Staying in the USA after retirement

My question is: Applicable to both US and Canada

QUESTION: I am a Canadian temporarily living and working (legally) in the US
and I am considering buying property now. Is it legal to own property and
live in the USA if retired and therefore not working here? Are there
restrictions on how many days a year one can stay, for example?


david ingram replies:

Nothing stops you from buying property. However, unless you obtain a
resident alien (green) card, it will be illegal for you to live there upon
retirement if you no longer have a working visa.

For the most part, you are allowed to stay in the US up to six months on any
entry. However, it is specific. If you say you are going shopping for the
day, that is NOT a six month visa, it is a one day or two day visa. If you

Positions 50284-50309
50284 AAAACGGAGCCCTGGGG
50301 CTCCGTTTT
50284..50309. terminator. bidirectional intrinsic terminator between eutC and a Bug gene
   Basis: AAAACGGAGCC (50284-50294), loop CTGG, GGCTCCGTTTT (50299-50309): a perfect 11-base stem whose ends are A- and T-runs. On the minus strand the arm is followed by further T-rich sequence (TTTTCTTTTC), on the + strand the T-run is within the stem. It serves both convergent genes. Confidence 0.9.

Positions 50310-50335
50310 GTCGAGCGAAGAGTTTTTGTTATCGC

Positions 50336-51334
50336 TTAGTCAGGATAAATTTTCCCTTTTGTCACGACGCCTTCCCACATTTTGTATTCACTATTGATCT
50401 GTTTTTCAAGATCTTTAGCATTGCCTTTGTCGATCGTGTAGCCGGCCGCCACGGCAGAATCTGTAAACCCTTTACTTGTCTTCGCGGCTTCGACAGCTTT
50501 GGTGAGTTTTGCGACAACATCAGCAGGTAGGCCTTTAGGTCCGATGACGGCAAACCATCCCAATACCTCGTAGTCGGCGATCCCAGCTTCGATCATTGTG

say you are going for two weeks, that is a two week status and staying for a
year can have you banned from the US.

Also, to be a visitor to the US, you must have a full blown home in Canada.
That means an empty bed waiting for your head to go beddy byes if you were
turned back at the border for instance. You should be able to show a USCIS
officer a copy of your ownership or rental papers, a copy of your phone
bills, a copy of your hydro or heating bills and other identification
showing a ready to sleep in home in Canada. That means that an empty $300 a
month rental in Moose Jaw would qualify you to enter the US, but a
$1,000,000 Vancouver house you owned would not qualify you if you had rented
it out to someone else for six months while you were travelling.

In addition, once you have been in the US for an average of 123 days a year
for three years in a row, you have to file an annual US income tax return
even if you are in Canada for the other 7 months a year. Goto
and read the April 1994 newsletter in the top left box for more information.

David Ingram's US/Canada Services


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